What’s in the name or the many faces of a Stylist.
Updated: Oct 3, 2019
Remember how ten years ago only celebrities could afford working with a personal trainer or order diet appropriate meals to their homes? Reality is this: helping someone achieve their professional or private goals through the way they dress (i.e. personal style) is becoming more and more common practice. Technology contributes to this development too: if you cannot see your Stylist in person, you can get your appointment
online, through a phone app, on Facetime or Skype.
Hiring a stylist is getting as commonplace as going to get a manicure at the place on the corner – and it will only grow from now on.
“Do you know how many people are dying to do what you do for a living?” is the question I get almost every day. Yes, the profession of a personal stylist is becoming more and more popular. So is the chance of scam, unprofessionalism and confusion Because virtually anyone can wake up in the morning and decide to call themselves a Stylist. We hope that this article will help you distinguish between all the “Stylist” types out there and choose the one right for your needs.
The term “Stylist”
There are many ways people call my job: “personal shopper”, “image consultant”, “style advisor”, “fashion stylist”, “personal stylist” and a mix and match of the above. I usually do not correct anyone, but some navigation in this area could be useful.
Image consultant is a very broad profession where people with very public careers, like politicians and celebrities, hire image consultants who work with a team to help shape the public perception of them. Often image consultants are trained in the area of etiquette, public speaking, media training and other areas of visual communication. However, not all image consultants specialise or are required to have training in any of these areas. Image consultant is a broad term that can have many different meanings.
Personal shoppers are also different from Stylists. Personal shoppers usually focus solely on the shopping aspect of a client’s needs. They usually do not do at home appointments, closet edits or anything beyond helping a client to shop. This is only a fraction of what a stylist can do for you. Personal shoppers can either work for a store or independently. They also can be hired for things beyond fashion, like shopping for gifts.
Style consultant is another tricky term, simply because many retailers have started calling their sales associates style consultants. This name does us no good because usually Sales associates are not trained beyond doing typical sales associate things (no matter how the retailer is trying to persuade you otherwise). The issue with store personnel, irrespective of how well they are trained, is that they seldom stay long with one company, as this is one of the most demanding and yet financially unrewarding jobs in fashion. Everyone who ever worked for a retailer knows about certain product that needed to be “pushed” and how store personnel gets trained to push those.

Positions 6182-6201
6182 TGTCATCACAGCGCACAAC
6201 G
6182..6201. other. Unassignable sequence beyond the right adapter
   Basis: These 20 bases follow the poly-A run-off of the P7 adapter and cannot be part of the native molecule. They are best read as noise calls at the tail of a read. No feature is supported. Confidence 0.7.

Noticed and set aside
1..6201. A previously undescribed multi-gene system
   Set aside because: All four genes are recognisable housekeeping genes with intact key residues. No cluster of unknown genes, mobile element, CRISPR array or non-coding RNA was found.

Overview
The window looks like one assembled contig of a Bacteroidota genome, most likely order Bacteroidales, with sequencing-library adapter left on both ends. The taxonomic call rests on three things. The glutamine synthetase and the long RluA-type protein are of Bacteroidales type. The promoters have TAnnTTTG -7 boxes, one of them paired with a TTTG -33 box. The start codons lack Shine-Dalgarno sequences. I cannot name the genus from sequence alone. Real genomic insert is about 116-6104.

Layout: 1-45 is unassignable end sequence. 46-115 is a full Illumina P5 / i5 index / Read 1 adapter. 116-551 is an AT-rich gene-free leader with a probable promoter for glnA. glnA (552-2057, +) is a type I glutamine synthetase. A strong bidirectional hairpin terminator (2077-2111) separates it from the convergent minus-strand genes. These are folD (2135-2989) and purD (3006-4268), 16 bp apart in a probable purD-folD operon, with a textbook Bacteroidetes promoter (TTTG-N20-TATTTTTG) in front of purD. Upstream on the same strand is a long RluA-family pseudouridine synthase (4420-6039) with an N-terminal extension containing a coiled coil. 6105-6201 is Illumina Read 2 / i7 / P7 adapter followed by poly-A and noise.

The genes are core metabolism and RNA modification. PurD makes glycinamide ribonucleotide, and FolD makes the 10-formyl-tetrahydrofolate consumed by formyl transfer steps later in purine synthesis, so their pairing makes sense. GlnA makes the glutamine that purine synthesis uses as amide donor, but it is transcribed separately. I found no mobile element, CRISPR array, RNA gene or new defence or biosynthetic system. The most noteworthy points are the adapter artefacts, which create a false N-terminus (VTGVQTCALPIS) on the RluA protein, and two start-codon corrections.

Stylist is also a tricky term, as there are many different types. There are editorial stylists, celebrity stylists and personal stylists. And oh boy, there is some confusion for general audience in here.
Fashion stylists or editorial stylist would primarily style photoshoots for magazines and ad campaigns. Their primary aim is to sell the product, and they are not necessarily well trained on making a person look best in their clothes. They are the people responsible for those often “weird” and unrealistic looks you will find in fashion magazines. In my opinion, they are rather artists, than down-to-earth realistic analysts of your everyday wardrobe needs.
Celebrity styling would include not only “off-duty” looks (still “cosmic” for most of us) but also red carpet styling, photoshoots, commercials etc – things most people do not come across in their lives. So do not be impressed by a celebrity stylist because he is excellent in red-carpet looks. The chance is big that they are less comfortable with sorting out your business or mommy wardrobes.
And then there were fashion bloggers. I am risking of getting beaten to death for saying this: bloggers are not stylists. As a rule, they are creators of online content. Beautiful content, sometimes, sure. But their experience comes from dressing themselves. They have not spent hours dressing various body shapes, for various occasions, for various lifestyles. Their aim is to attract attention, in better cases, provide some inspiration, sell product (sorry) and to express themselves. I am amazed how often people forget about these fundamentals of blogging.
Some stylists/bloggers claim to be able to do it all: from fashion magazines, to celebrities and wardrobe organisations. Personally, I am a bit wary of these types. I would prefer to have someone focused on one area and who has become a master of the trade there. These people usually know the market better and understand client’s needs better. Ideally, you would have a separate professional for fashion styling (magazines and campaigns), celebrity styling (tv and red carpets) and personal styling (colours, body shapes, wardrobe edits and shopping) – leaving bloggers to the production of inspiring content.
I often compare personal stylists to translators. Just because you know how to speak another language, does not mean you are able to translate poetry. No publisher will ever hire you to do so. Same here: just because you have good taste does not mean you are qualified to dress others, or will be good at doing so. And the other way around: just because you know which jeans to buy for an hourglass body type will not guarantee you will be able to style those for Vogue.